On a crisp, autumn day, there’s nothing better than heading to the course and playing a good game of golf. Of course, the same holds true any time the weather is nice, which is why so many organizations, like schools and non-profits, turn to golf outings to raise money and increase brand awareness.

As a terrible golfer, I can personally attest to how much fun these events are for not only excellent golfers, but those who don’t know a hole in one from a hole in the ground… never mind.

Are you hosting a golf outing? Do you want to make sure you have a full house? Here are the surefire ways to bring people to the course!

#1– Hand Out Freebies

In 2016, I went to an event called the Brew Dash at a golf course in Bolingbrook, Illinois. At every hole, there was a game, as well as some branded giveaways for guests to take home. Aside from a tote bag, koozie, and t-shirt, I received a super sweet Sam Adams glass with a golf ball lodged at the bottom.

On average, 48% of people wish they received promo items like that Sam Adams glass more often. If people catch wind that you or your sponsors are going to have cool freebies, they’re more inclined to come check out your golf outing.

#2 – Send Facebook Invites, Eblasts, & Mailers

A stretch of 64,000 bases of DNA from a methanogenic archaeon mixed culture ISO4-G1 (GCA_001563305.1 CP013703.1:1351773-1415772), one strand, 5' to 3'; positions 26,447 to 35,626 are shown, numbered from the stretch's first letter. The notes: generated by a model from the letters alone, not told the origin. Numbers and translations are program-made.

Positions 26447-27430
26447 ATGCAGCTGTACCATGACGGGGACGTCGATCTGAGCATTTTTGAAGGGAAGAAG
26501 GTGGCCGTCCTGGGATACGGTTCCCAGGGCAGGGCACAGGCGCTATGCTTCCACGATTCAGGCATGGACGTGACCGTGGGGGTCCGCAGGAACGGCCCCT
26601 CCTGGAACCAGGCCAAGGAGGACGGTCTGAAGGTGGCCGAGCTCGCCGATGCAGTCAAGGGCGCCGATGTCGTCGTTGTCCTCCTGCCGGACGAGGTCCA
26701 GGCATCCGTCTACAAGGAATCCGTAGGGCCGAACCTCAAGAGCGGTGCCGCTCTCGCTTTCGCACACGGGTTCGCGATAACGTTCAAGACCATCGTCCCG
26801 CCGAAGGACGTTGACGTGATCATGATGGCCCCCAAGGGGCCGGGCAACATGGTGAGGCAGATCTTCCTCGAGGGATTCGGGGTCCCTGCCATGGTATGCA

Image source: Facebook

You should ideally start preparing for a golf outing 9 to 12 months in advance. This gives you enough time to find a place, decide on the games, and recruit enough volunteers. About 3 months to the date, you should start advertising on social media and through well-designed emails and mailers.

According to Entrepreneur, information about your event should be “both easy and small in number.” In other words, a person should be able to visit one spot on your website to learn more details about your golf outing and register.

#3 – Make it Kid-Friendly

The adults are there to golf and compete in putting contests, blind hole matches, or other games. However, that doesn’t mean the kids should get left out or stay at home. Secure volunteers to watch over the youngsters and entertain them with golf-themed games like who can hit a marshmallow the furthest or a full mini golf course!

In 2017, about 41.4% of all households in the United States had children under the age of 18. Without a babysitter, the adults in these homes wouldn’t be able to come to your golf outing.

#4 – Secure Sponsors

Image source: Aurora Regional Chamber of Commerce

Sponsors, like the ones secured by the Aurora Chamber of Commerce, will draw more people and help with the financial costs associated with the golf outing. People are going to lose their minds if a big name like Nike or ESPN is sponsoring a tent.

There are plenty of sponsors to choose from for your golf outing, especially since 75% of sponsors are constantly looking for new partnerships. Reach out to these organizations and see if they’re willing to be part of your event in exchange for a link on your website or their logo decorating a banner.

#5 – Offer Live Entertainment